Shanghai agrees to more talks on maglev
The Shanghai municipal government has promised to hold another round of public discussions on the controversial magnetic levitation train project after residents threatened to protest yesterday during British Prime Minister Gordon Brown's visit.
An announcement posted yesterday on the website of the Shanghai Urban Planning Administration Bureau said authorities were studying initial feedback and would solicit public opinion again at 'some proper time' in the near future.
Residents could send their opinions and suggestions to the municipal government via e-mail, telephone and mail even though the first round of public discussion ended on Friday, the announcement said.
The municipal government also had warned residents not to conduct illegal protests against the project amid chat room talks of taking advantage of Mr Brown's visit.
On January 12, more than 2,000 Shanghai residents protested outside the main government building against extending the maglev train, which runs from Longyang Road east to Pudong International Airport, westward to Hongqiao, the city's other airport.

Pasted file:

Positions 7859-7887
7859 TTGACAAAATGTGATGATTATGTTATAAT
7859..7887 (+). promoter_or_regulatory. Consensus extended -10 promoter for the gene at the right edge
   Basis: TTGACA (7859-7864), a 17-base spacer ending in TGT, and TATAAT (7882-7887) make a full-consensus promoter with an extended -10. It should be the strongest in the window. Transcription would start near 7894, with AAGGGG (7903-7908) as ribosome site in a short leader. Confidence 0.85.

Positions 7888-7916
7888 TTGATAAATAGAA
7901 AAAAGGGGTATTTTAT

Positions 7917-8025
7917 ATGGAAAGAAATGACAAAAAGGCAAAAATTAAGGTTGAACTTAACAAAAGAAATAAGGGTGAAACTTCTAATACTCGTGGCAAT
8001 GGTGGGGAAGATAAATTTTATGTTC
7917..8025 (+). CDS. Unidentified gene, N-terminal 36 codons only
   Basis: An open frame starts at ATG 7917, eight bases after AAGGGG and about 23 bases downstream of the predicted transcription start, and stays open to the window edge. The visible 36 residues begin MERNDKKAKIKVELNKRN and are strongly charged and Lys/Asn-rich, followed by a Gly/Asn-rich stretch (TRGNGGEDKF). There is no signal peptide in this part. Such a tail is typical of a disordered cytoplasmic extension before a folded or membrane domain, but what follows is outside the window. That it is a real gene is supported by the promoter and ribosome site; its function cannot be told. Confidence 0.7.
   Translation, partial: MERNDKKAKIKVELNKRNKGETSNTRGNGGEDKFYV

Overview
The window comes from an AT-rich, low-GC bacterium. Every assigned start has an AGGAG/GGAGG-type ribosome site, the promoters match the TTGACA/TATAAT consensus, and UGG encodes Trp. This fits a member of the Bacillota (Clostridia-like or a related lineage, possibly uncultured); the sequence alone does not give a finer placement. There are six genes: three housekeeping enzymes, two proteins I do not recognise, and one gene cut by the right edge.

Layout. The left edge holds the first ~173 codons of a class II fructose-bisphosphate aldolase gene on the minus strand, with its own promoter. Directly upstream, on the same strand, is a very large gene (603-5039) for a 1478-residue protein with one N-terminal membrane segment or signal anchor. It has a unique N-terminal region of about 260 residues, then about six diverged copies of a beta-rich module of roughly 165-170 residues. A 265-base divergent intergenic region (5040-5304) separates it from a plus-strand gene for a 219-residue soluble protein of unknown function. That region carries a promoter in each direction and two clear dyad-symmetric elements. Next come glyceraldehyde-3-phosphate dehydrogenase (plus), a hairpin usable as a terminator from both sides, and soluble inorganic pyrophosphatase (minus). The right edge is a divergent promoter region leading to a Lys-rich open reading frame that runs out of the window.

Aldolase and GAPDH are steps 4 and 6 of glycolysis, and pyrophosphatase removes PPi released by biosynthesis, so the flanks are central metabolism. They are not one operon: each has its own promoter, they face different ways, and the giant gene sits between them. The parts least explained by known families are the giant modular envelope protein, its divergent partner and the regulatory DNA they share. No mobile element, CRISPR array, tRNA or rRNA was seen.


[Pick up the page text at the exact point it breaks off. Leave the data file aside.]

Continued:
The protest was Shanghai's largest since anti-Japanese demonstrations in April 2005.
The city's party chief, Yu Zhengsheng, instructed officials last week to deal with the issue 'calmly, carefully and with caution when it comes to using police force'.
The 35 billion yuan maglev project connecting Shanghai with Hangzhou , the capital of Zhejiang province , has also drawn protests from residents living along the line. It was suspended last May due to fierce opposition over radiation fears.